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vers/verse, pub:1856

From A Bibliography of Alexandre Dumas père by Frank Wild Reed:
     Two regular four-line stanzas, rhyming alternately.
     In a letter offered for sale by Messrs. Maggs Bros., London, in 1920, Dumas definitely states that he took these lines from a volume entitled "Solitudes" by Mme. Manoury, wife of the Comte Manoury-Lacour, a great landed proprietor of Normandy.
     On the other hand, the lines, with the following letter, both in Dumas' handwriting, are to be read in a copy of the original edition of "L'Orestie," the tragedy he published this year.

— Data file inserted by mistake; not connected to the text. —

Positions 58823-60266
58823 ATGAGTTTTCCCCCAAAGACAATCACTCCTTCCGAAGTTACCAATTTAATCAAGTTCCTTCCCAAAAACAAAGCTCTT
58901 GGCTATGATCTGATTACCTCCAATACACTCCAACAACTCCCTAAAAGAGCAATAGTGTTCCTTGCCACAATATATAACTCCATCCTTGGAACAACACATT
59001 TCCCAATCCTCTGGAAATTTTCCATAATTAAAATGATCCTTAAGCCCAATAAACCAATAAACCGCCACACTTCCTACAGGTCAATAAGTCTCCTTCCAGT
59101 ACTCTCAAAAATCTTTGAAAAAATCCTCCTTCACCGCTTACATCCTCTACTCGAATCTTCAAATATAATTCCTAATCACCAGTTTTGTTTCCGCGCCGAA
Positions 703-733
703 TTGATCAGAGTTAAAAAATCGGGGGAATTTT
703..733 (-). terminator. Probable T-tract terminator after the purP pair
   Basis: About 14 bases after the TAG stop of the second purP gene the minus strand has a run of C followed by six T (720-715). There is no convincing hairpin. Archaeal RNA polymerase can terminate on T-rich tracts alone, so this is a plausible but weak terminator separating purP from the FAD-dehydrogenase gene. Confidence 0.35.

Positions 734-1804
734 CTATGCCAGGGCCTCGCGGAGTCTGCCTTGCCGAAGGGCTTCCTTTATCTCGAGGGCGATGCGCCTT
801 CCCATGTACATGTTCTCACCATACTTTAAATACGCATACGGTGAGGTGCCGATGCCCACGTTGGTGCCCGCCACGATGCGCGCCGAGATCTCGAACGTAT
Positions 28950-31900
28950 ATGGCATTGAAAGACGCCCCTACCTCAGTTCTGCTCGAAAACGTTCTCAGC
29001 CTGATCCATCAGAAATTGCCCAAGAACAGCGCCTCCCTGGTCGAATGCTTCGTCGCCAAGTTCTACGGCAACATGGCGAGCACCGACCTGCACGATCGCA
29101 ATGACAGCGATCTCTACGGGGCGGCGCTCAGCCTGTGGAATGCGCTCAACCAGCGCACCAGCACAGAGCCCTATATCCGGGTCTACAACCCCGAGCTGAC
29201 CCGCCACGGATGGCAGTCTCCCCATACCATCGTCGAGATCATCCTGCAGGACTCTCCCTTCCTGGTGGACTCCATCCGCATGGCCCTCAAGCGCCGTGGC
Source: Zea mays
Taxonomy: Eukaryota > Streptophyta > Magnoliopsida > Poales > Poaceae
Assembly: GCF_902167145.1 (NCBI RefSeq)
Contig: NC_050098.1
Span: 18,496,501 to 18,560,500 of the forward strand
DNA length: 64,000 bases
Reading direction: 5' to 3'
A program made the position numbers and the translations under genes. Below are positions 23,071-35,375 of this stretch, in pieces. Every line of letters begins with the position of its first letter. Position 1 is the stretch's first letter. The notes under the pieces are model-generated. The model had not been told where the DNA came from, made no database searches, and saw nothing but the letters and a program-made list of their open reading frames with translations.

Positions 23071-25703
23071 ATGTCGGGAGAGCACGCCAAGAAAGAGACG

"Mon Cher Amour, je t'envoie cette petite gaîté qui ne sera pas déplacée, je crois, parmi les autres. J'ai déjà reçu une lettre de Méry, cy-jointe. Je verrai Charlieu aujourd'hui selon toute probabilité. Cy-jointe aussi une lettre de Geoffroy St. Hilaire relative à la Goutte. Je t'écris quelques mots seulement parce que je finis une longue machine antique pour faire le pendant de la Fiancée de Corinthe.—Je t'aime!" ("My Dear Love, I send you this little trifle which will not he out of place. I think, among the others. I have already received a letter from Méry—attached to this. In all probability I shall see Charlieu to-day. Herewith is also a letter from Geoffrey St. Hilaire concerning the Drop. I write you only a few words because I am finishing a lengthy work to form a pendant to 'The Bride of Corinth.'—I love you! ")
     These verses also appeared in "Le Monte-Cristo" in the number for November 19th, 18.57.
     Dumas used them in "Madame de Chamblay," Chapter XXXI. of the romance, and Act IV., Scene i. of the drama.

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